- Ports and Climate Change
- Update Report 2013 - National Climate Change Adaptation Research Plan for Primary Industries
- Analysis of damage to buildings following the 2010-11 Eastern Australia floods
- Planning, building and insuring: Adaptation of built environment to climate change
- Extractive resource development in a changing climate: learning the lessons from extreme weather events in Queensland, Australia
- NCCARF Business Factsheet
- Business and Climate Change Adaptation: Toward Resilient Companies and Communities
- Asset Owners Disclosure Project (AODP)
- Superannuation Trustees and Climate Change Report
- Stormy Future For U.S. Property/Casualty Insurers: the Growing Costs and risks of extreme Weather events
- Impacts and adaptation responses of infrastructure and communities to heatwaves
- A spatial vulnerability analysis of urban populations during extreme heat events in Australian capital cities
- Assessing Climate Change Risks and opportunities for Investors: Property and Construction Sector
- Climate Change Adaptation and Business Sector Forum
Impacts and adaptation responses of infrastructure and communities to heatwaves
From 27 January to 8 February 2009, southern Australia experienced one of the nation’s most severe heatwaves. Governments, councils, utilities, hospitals and emergency response organizations, and the community were largely under-prepared for an extreme event of this magnitude.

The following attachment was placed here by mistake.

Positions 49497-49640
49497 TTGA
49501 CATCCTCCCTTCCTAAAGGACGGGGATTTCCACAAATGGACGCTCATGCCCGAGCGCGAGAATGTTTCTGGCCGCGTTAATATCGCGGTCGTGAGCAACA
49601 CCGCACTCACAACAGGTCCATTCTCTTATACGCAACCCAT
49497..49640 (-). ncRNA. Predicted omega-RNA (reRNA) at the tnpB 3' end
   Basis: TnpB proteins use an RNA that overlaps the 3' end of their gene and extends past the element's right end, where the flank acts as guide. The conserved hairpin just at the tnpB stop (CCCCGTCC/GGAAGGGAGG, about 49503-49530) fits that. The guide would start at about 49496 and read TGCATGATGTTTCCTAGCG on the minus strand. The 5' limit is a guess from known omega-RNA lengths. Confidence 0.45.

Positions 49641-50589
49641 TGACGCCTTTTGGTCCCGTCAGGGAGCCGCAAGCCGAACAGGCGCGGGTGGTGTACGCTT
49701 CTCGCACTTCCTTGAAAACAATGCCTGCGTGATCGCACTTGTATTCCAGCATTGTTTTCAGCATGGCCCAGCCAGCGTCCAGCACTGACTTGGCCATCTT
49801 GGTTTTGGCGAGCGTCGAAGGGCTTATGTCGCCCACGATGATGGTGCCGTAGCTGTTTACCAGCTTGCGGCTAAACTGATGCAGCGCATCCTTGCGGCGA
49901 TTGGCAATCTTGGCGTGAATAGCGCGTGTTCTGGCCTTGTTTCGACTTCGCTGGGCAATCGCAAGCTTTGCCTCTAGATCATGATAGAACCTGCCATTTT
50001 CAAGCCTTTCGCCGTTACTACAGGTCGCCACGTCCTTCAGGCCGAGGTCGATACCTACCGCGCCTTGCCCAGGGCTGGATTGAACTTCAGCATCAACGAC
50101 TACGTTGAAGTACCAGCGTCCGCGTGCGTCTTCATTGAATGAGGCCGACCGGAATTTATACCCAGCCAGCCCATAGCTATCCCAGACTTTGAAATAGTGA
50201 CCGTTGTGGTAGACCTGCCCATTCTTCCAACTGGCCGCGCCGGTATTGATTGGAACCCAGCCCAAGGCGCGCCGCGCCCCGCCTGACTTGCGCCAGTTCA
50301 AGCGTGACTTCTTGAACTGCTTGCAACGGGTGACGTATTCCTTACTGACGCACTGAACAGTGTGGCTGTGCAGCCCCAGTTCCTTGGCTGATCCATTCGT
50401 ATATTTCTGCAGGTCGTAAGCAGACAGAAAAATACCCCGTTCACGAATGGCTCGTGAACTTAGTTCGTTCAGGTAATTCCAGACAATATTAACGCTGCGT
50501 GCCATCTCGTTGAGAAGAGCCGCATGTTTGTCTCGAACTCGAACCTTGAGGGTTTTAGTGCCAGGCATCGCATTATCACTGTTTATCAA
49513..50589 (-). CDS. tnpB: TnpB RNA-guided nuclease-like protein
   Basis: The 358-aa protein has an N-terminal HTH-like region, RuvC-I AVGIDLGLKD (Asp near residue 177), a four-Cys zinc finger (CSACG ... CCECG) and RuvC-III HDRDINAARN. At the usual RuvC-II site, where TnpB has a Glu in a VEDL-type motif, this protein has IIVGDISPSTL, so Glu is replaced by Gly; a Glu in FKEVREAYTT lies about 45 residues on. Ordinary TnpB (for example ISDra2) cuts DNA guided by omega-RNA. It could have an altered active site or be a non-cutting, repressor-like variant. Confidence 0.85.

This case study was funded by the National Climate Change Adaptation Research Facility (NCCARF) under its Synthesis and Integrative Research Program. The study targets the experience and challenges faced by decision-makers and policy-makers, and focuses on the major metropolitan areas affected by the heatwave: Melbourne and Adelaide.
This report highlights the south-eastern Australian heatwave of 2009. During the summer of 2009, this area of Australia experienced an extreme heatwave between 27 January and 8 February. In the context of previous heatwaves, the event registered as one of the nation‘s most severe episodes of high temperatures over an extended period of time. As many as 500 people died as a result of the 2009 heatwave in Adelaide and Melbourne.
Financial losses – mainly as a consequence of power outages, transport service disruptions and response costs – have been estimated at $800 million. Governments, councils, hospitals and emergency response organisations and the community were largely under-prepared for a heatwave of this magnitude.
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